We regularly patrol our beach to keep it clean from rubbish, and the other day we had a group effort with some of our guests helping out! And it really is surprising what you can find hanging around in the rubbish!
Firstly, hiding amongst some sweet wrappers we found 5 or so Sargassum frogfish (Histrio histrio). This isn’t the first time we have found them right on our doorstep – two days ago we watched a large one eat a baby one!! Follow this link to find out more about these unusual frogfish – http://www.flmnh.ufl.edu/fish/gallery/descript/sargassumfish/sargassumfish.html.
The next day as we were picking a stray plastic bottle or two, we came across this big guy!! We have been informed that he is a Dollabella Auricularia, which is a species of sea hare and grow up to 1.5 metres in length – HUGE!! The ‘hole’ you can see in the middle it is inhalant siphon which draws water into the enclosed mantle cavity. They tend to vary a lot in colour but are mainly see in mottled shades of brown/green, therefore allowing itself to be quite camouflaged,
It is normally found in sheltered bays on sand or mud but we found it sitting on the beach and so quickly took a photo before returning back to the water. I can assume he was not harmed to get this photo!
It was a real group effort cleaning up with Jacob & Kristen from Denmark, Phil & Liz from the UK and Silke & Peter from Austria all giving us a hand! Thank you so much it was really appreciated!
Back in February 2010, we had a group of Scandinavian divers who informed us of the existence of the ‘Tongue Eating Isopod’ – you may remember Anna’s photograph from the our ‘ Did You Know’ blog ( http://divinglembeh.wordpress.com/2010/03/28/did-you-know-2/) . One of the group was Bent Christensen, an Aquatic Ecologist and avid (and very talented) underwater and land photographer who has recently informed that he will be coming back to “to document the parasites further” . Even though he plans to spend a lot of time sitting at anemones, staring into the mouths of anemone fish as they try and bite him ( they are just protecting their anemone!) we are sure that he will spend some time enjoying some of the other critters that we have here in Lembeh and also to see if any of the other fish have a tongue-eating parasite living in their mouth!!
If you would like to check out some more of Bent’s photos from his stay here at Two Fish Lembeh and also at Two Fish Bunaken then follow the link to http://www.pbase.com/borneobent/sulawesi_2010 .
Two Fish Divers Lembeh would like to congratulate Maitri Fischer on completing his Enriched Air, Digital Underwater Photography and Deep Diver specialties during his stay with us! A perfect student, knowledge reviews where completed on time and he even scored 96% in his Enriched Air exam!! We did allow him some time off to enjoy some normal fun dives where he could continue to work on his camera skills!!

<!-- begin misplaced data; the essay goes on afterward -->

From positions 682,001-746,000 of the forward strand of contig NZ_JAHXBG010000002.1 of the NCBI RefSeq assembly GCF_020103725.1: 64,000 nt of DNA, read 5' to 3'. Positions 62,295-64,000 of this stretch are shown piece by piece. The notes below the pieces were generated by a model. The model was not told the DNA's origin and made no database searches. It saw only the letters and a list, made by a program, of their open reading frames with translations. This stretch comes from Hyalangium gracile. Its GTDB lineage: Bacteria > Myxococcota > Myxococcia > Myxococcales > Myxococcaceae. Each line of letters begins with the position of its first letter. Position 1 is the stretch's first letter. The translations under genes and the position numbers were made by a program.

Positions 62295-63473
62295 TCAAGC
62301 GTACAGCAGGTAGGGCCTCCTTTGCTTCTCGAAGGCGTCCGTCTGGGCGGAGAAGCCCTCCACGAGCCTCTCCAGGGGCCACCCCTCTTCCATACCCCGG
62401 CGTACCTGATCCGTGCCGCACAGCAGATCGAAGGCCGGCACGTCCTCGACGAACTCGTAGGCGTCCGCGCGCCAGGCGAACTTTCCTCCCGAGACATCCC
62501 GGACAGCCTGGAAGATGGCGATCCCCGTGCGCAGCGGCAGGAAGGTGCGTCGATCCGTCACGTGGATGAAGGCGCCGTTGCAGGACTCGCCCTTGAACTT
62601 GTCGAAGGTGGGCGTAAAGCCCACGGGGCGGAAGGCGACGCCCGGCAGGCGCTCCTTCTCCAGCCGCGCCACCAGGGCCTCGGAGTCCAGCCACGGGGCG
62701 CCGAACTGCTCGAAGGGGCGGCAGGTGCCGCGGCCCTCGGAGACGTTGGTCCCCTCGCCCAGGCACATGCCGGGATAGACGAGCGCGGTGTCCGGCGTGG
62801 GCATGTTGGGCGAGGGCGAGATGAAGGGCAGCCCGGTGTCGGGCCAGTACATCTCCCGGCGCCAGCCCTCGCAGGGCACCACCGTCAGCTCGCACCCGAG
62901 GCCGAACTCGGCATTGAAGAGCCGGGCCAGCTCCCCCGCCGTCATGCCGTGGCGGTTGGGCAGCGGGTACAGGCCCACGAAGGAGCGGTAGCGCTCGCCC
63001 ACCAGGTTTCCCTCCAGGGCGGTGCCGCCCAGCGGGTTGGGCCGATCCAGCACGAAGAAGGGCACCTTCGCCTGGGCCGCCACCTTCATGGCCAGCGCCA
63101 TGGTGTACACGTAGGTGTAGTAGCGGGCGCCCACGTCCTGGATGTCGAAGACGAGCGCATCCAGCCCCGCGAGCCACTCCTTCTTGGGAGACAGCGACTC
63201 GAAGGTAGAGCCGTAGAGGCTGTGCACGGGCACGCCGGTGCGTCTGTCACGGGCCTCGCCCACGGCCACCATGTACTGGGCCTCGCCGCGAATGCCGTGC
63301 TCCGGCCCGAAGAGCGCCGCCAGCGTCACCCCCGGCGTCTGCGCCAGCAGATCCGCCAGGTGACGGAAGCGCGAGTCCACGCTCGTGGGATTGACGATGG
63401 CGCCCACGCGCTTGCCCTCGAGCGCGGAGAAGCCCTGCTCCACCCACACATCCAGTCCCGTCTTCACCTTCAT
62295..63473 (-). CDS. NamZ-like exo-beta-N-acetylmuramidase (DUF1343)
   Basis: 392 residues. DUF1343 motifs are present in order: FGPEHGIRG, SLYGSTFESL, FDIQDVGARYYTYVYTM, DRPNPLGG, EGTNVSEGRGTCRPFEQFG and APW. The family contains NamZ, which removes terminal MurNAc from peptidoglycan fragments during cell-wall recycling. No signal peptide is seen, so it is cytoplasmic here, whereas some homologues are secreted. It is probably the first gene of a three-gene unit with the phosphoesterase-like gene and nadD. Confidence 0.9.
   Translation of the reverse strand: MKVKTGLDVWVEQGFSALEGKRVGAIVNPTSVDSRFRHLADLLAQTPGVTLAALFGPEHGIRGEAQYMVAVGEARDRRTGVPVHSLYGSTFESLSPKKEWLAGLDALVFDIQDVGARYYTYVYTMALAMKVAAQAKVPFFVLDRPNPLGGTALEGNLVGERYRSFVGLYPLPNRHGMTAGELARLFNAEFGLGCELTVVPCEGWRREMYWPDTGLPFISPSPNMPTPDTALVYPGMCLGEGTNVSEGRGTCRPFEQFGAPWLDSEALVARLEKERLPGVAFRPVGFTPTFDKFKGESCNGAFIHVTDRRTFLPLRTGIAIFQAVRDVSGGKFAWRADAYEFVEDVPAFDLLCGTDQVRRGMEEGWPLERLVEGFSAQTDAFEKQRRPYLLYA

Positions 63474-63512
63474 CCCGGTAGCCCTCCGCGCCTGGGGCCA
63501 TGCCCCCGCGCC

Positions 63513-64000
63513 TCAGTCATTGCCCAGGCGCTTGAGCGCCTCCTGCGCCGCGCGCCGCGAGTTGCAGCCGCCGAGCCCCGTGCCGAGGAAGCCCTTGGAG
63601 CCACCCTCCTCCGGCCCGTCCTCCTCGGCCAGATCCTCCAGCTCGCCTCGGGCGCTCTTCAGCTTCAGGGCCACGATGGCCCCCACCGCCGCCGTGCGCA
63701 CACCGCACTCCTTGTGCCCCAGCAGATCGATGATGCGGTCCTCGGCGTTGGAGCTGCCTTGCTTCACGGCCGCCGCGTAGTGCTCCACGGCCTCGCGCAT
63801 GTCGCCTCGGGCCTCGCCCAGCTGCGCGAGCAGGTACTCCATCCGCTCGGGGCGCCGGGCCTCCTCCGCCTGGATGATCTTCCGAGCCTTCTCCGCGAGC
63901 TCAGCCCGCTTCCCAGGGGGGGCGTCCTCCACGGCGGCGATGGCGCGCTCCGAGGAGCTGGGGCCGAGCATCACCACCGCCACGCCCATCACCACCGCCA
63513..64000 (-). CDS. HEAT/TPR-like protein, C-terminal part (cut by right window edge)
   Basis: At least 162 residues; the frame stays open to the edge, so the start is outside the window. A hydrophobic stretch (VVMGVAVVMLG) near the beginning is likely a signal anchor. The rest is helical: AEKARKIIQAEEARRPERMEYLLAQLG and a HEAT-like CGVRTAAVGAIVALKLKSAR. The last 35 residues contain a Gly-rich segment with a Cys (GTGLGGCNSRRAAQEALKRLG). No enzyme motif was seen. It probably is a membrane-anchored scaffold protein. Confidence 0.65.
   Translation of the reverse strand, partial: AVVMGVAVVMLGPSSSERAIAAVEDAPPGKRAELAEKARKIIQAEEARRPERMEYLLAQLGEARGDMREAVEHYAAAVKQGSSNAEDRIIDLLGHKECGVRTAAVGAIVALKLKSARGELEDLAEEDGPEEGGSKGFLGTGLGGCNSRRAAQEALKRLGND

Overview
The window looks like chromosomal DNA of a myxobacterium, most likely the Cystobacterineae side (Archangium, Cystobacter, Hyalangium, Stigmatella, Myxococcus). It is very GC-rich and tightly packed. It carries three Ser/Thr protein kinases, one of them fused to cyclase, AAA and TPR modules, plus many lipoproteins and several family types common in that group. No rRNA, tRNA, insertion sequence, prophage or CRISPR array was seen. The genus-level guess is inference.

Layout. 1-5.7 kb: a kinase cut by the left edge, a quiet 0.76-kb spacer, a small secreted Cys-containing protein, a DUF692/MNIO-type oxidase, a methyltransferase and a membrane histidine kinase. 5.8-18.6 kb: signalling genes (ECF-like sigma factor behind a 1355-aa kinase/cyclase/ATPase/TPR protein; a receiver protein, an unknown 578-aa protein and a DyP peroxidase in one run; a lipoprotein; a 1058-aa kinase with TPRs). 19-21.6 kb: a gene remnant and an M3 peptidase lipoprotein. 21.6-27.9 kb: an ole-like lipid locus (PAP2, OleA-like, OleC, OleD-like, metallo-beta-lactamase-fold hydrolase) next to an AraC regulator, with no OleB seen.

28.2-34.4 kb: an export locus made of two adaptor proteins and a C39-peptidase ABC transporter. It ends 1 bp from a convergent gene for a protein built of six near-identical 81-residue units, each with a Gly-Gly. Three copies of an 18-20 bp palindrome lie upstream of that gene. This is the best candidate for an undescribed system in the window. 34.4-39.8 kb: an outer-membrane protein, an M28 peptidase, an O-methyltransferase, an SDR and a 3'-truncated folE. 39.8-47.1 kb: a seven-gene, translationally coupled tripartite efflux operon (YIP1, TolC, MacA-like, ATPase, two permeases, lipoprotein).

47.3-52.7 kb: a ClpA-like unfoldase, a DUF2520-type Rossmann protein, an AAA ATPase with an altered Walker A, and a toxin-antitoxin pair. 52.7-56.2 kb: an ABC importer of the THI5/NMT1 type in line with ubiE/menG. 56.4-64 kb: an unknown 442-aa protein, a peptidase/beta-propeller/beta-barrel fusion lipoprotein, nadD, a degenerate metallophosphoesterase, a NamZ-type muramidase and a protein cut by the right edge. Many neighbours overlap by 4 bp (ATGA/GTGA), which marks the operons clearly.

Here are some of the pictures that he took during his time with us.
You would think that maybe he has had enough learning for one holiday but he is off to our Bunaken resort to complete his Rescue Diver and Emergency First Response course over there!!
It has been great having Maitri to stay, a really fun student who is eager and willing to learn! We hope you come back soon!!
Russel enjoyed a break from his studies earlier this year by coming to Indonesia and enjoy some awesome diving here with Two Fish Divers in North Sulawesi. He thoroughly enjoyed his time diving the walls of Bunaken and combing the sand here in the Lembeh Strait critter hunting!!
Russell really enjoyed being able to really get into Macro photography here in Lembeh and the shots that he has sent us, also show he is pretty good at it.
The Black-Finned Snake Eel (Ophichthus melanochir). They are usually found alone buried in the sand wit just their head showing. They are laying in wait for the their prey, such as small fish. You’ll often find a cleaner shrimp hanging around on their nose keeping them company!
This beautiful Cockatoo Waspfish was found at one of our true muck diving sites. They are usually found on sandy or rubble bottoms swinging happily in the water movements, mimicking rotten leaf. Found in pairs or solitary. The colour of these ranges from light to dark brown and in the case of this one white with a brown face!!
Thank you Russell for sharing your great photos with us. If any of you would like to see more of Russell’s photos then just click on this link: http://www.flickr.com/photos/russell_taylor/sets/
It was tough work for her, simulating rescue scenarios, knowing how to attend to wounded divers and respond to emergency situations, including learning all the different settings with the camera, but she left her holiday an Emergency First Responder, a Rescue Diver, and an absolutely amazing Underwater Photographer. We were all blown away by how beautiful her photos were, and how precise her settings were for someone who has never taken photos underwater before. We have here some of Juliannes favorite photos which she took during her course.
The first photo starring Julianne herself on her 100th dive, a Decorator Crab who love to play dress up, a Durban Hinge-beak Shrimp, a False Clown Anemonefish, a Halimeda Ghost Pipefish, a bubble coral shrimp trying to be invisible away from his usual habitat, and a Leaf Scorpionfish. Including a beautiful Mandarinfish who are our best performers during our ‘dive at dusk’ trips, the Moorish Idols, a favorite of Juliannes as she never noticed how cute their faces were, a Nudibranch, a favorite to everyone, the Ornate Ghost Pipefish, one of our biggest celebrities at the moment, the Pontohi Seahorse, who lives at ‘Tanjung’ dive site, a big Red Crab on a night mission, a Ribbon Eel taking a peek around, who are known to be as long as 65-85cm, and last but not least, Juliannes postcard picture, the Skunk Anemonefish.
Enjoy everyone, and thank you very much Julianne.